Russia’s Energy Hostages

Con Coughlin has a column in the Telegraph today, which argues that “before Mr Medvedev gets too carried away riding roughshod over Western interests, whether by obstructing Georgia’s attempts to join Nato and the EU, or assisting Iran’s nuclear programme, he would do well to understand that Russia needs the West more than the West needs Russia.” The author also mentions Mikhail Khodorkovsky, and suggests that if given the chance, this is exactly how the Russians would prefer to solve the TNK-BP problem. However Coughlin makes a couple factual errors that I have seen widely re-produced in the media. He writes that Khodorkovsky currently “earns a meagre 43 pence a day working in the prison’s concrete factory.” This is simply not true – he is not sewing mittens, sewing slippers, packing mittens and/or slippers, nor mixing concrete – he is being held in the pre-trial investigative isolator in Chita (the SIZO). The pretrial facility has no labor program, and Khodorkovsky hasn’t been involved in these types of activities since December 2006 when he was held in Krasnokamensk. Excerpt:

Russia’s prison camps may have improved since Alexander Solzhenitsyn penned The Gulag Archipelago, but they are no holiday camp. Temperatures regularly fall to -33C in winter, and violence is an ever-present feature of the grim daily routine. Khodorkovsky was recently slashed across the face by a fellow inmate.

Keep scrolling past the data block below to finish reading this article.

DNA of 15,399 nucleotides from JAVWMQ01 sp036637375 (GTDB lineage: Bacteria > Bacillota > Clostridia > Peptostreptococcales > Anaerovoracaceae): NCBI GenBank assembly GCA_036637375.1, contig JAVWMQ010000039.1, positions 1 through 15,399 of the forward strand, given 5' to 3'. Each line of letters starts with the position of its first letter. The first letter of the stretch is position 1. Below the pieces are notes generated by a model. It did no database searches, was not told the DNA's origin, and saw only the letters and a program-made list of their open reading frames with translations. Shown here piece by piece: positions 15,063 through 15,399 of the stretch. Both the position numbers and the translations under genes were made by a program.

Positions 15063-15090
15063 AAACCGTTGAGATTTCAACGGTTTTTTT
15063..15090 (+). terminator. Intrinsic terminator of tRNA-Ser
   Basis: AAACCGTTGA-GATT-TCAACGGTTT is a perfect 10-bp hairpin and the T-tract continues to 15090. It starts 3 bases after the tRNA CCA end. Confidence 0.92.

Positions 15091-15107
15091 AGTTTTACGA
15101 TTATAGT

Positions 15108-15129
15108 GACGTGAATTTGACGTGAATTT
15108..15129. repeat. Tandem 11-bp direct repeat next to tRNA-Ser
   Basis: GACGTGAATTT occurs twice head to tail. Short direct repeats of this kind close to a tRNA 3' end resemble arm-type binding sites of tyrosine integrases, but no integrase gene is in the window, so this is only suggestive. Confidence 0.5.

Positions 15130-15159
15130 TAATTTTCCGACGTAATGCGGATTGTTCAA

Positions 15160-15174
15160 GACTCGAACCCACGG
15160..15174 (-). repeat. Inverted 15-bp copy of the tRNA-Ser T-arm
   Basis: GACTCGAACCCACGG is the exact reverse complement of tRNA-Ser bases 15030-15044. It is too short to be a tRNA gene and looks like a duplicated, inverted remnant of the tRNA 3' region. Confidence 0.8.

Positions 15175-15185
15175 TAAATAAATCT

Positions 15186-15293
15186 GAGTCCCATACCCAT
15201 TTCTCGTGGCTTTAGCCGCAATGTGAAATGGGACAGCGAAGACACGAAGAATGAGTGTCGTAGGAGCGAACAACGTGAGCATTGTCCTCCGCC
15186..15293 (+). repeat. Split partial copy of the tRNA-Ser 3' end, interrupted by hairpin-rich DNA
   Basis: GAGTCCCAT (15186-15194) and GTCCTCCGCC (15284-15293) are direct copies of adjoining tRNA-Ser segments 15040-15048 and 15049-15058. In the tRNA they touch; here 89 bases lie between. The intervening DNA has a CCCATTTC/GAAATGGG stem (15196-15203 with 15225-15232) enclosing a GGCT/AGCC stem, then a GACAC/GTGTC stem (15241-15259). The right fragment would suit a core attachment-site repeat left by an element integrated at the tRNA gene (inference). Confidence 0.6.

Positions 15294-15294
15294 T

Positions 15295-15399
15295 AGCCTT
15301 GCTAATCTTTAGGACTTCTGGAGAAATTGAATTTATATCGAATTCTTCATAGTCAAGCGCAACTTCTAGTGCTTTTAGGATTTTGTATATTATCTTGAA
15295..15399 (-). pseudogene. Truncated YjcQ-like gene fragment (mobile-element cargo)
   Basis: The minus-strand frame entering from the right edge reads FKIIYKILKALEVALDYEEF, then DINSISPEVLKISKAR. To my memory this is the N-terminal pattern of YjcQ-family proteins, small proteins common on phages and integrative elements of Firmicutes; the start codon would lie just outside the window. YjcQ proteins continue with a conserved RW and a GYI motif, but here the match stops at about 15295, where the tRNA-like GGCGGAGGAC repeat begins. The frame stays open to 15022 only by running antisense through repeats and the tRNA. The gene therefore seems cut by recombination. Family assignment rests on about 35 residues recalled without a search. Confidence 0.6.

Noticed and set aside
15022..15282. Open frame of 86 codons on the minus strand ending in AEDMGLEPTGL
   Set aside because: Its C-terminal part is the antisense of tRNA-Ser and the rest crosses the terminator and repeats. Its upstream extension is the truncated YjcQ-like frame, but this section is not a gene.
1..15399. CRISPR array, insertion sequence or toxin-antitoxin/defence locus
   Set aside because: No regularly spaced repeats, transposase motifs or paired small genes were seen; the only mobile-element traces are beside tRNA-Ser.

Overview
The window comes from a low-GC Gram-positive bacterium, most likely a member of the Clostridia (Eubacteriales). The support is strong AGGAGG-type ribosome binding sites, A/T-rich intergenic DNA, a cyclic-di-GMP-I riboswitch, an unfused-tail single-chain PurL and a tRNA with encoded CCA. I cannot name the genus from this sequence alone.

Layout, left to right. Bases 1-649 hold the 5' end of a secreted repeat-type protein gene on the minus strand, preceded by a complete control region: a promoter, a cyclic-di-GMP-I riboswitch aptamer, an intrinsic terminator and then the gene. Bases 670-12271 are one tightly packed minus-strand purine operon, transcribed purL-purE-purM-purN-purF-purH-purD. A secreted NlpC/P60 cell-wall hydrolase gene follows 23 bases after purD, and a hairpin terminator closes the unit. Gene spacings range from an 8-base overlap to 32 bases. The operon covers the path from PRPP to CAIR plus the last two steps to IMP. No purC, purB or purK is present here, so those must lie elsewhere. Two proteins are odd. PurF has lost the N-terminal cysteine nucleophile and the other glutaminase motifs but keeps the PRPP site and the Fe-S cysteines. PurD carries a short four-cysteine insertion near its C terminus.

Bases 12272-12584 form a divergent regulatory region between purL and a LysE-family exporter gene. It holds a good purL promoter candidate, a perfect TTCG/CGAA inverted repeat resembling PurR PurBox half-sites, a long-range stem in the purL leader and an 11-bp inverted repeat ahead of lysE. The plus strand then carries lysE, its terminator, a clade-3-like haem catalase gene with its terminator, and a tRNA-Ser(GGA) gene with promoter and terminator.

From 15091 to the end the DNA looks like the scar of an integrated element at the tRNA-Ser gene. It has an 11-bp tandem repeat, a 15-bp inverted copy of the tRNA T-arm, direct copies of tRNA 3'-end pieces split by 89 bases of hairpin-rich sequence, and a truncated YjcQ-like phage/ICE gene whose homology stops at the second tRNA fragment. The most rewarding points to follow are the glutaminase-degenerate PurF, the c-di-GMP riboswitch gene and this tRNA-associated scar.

The official Kremlin reason for his presence there is that Mr Khodorkovsky, who formerly headed Yukos, Russia’s largest oil company, is serving an eight-year jail sentence for fraud and tax evasion. But no one in Russia believes that.Khorodovsky’s real crime is that he stood up to the Kremlin’s bully-boy tactics when Vladimir Putin decided he wanted, for political reasons, to take control of the country’s vast energy resources.When Khodorkovsky started informing the outside world of the Kremlin’s contempt for the rule of law, he found himself hauled before the courts and dispatched to Siberia.There is little doubt that this would be the Kremlin’s preferred method for resolving the dispute between BP and its Russian partners over who calls the shots in their joint venture to develop oil and gas fields.